We are dealing with two fundamental concepts, a composition and its recording. These two concepts must never be confused with each other. This is also the point where we get to the point of this article. The term of the music publishing contract is not a synonymous for the terminology of the recording contract. Yet these two things are closely related. In where the music publishing agreement concerns the song, the recording contract is in connection with its recorded performance. The object of protection is therefore different to the same thing. For those artists, who also perform the music they have made, this division is extremely important.
The artist may also use fixed-term grants in order to implement their business plan. Honestly, this is something that’s embraced among the modern artists. The artist doesn’t forfeit their rights more than necessary.
For example, the booking agreement gives the agency a right to convey performances to the extent specified in the contract. As has already been mentioned, the transfer of rights is often long-term, geographically broad and exclusive. As we can see, the artist has to deal with the contracts in several interconnected business areas at the same time. This is an uncertain situation that causes headache while networking with contracts. The artist’s business areas are closely tied together. If some of the sub-areas do not function properly, it has effects on the other the areas of activity. It is therefore advisable to have various exits for this opportunity. The artist is certainly not happy with the situation where the performances would be and streaming takes place, but no continuance for some reason. If the artist cannot match the current demand or demand isn’t in anyone’s agenda, the artist will not want to adhere to the contract that, through exclusivity, prevents their forward in other occasions. Each agreement should have an exit, if the parties intensify so that the co-operation is no longer possible, or cooperation simply does not work. This is a manifest of why each transfer of rights should be conditional, if only possible.
When designing the artist’s business plan, the risk management is extremely important. Where the business plan focuses on the maintenance and improvement of the artist’s economic conditions, the agreements should address the possibility that things will not go as planned. Therefore, mixed-type contracts should be avoided. It is not uncommon to be enthusiastic in the negotiation phase. The artist’s interest groups (record companies, music publishers, booking agencies, external financiers, merchandising holders etc.) may have a willingness to participate in the artist’s business in the areas outside their heartland of competence. In an ideal situation, everything would remain in the hands of a competent, committed and trusted group, and there would be no disagreement between people over time. But this is rarely the case. It requires no more than one key player to change the organization, industry, or retirement and the operation gets a whole new direction.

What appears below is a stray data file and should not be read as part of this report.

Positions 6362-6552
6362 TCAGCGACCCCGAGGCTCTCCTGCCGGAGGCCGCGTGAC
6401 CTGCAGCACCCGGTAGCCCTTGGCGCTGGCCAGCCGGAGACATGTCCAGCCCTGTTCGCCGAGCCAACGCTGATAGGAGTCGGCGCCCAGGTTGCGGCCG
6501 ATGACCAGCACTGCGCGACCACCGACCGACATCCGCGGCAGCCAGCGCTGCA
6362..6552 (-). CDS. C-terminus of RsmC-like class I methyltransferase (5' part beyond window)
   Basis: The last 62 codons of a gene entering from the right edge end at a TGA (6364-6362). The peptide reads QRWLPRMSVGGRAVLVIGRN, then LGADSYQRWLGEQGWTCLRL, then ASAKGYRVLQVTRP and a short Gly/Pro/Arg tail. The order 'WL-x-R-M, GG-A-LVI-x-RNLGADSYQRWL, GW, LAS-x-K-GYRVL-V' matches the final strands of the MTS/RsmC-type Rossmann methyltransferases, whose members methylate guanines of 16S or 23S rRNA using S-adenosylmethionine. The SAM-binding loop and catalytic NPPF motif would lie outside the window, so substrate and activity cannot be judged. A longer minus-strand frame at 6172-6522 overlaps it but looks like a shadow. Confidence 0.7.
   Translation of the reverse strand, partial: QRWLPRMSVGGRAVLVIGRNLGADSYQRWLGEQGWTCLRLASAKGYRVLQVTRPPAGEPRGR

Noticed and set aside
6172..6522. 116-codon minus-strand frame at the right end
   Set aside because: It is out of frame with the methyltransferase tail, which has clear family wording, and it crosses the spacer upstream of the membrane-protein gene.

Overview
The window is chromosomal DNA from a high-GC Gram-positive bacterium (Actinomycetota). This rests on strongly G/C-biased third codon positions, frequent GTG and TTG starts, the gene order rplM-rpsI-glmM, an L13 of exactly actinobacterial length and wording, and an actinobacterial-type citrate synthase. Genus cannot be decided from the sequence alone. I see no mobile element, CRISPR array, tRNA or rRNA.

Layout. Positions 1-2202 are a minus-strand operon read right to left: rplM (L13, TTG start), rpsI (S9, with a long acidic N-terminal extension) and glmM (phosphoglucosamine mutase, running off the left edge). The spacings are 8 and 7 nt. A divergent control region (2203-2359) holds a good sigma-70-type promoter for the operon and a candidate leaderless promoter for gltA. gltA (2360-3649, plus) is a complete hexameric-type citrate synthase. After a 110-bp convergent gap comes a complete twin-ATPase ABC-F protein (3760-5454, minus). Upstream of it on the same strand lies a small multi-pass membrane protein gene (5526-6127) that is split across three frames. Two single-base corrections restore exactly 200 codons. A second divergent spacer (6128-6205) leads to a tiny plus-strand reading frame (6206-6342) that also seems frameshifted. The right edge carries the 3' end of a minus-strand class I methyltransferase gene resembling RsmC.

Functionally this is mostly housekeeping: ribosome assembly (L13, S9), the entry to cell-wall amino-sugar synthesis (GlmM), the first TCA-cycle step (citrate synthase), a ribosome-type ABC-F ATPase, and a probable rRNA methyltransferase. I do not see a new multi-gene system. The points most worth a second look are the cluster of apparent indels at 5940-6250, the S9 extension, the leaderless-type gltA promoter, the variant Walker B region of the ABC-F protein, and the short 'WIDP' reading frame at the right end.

In the middle of all this it is easy to forget what this is all about. Due to the copyright dimension and its relation to the business plan, it is about the transferring the rights and the consideration paid to meaningfulness of it. Each business area needs to be organized separately, even if the same operators take care of them. Every business area must also considerate as a separate unit. They must not be dependent on each other if something goes wrong. This way you can easily get rid off the vain parts and leave the functional parts just to be.
The contract-type boundaries will come out well in the following example. The parties end up with a wide-reaching collaboration that tangents more than one artist’s business areas. In such a situation, the parties will almost certainly have to resort to the types of the contract that the industry is familiar with. If some of those agreements resemble a recording contract, it may automatically hint an impression of the exclusive right is present in all of these agreements. If this isn’t the case, it requires reservations.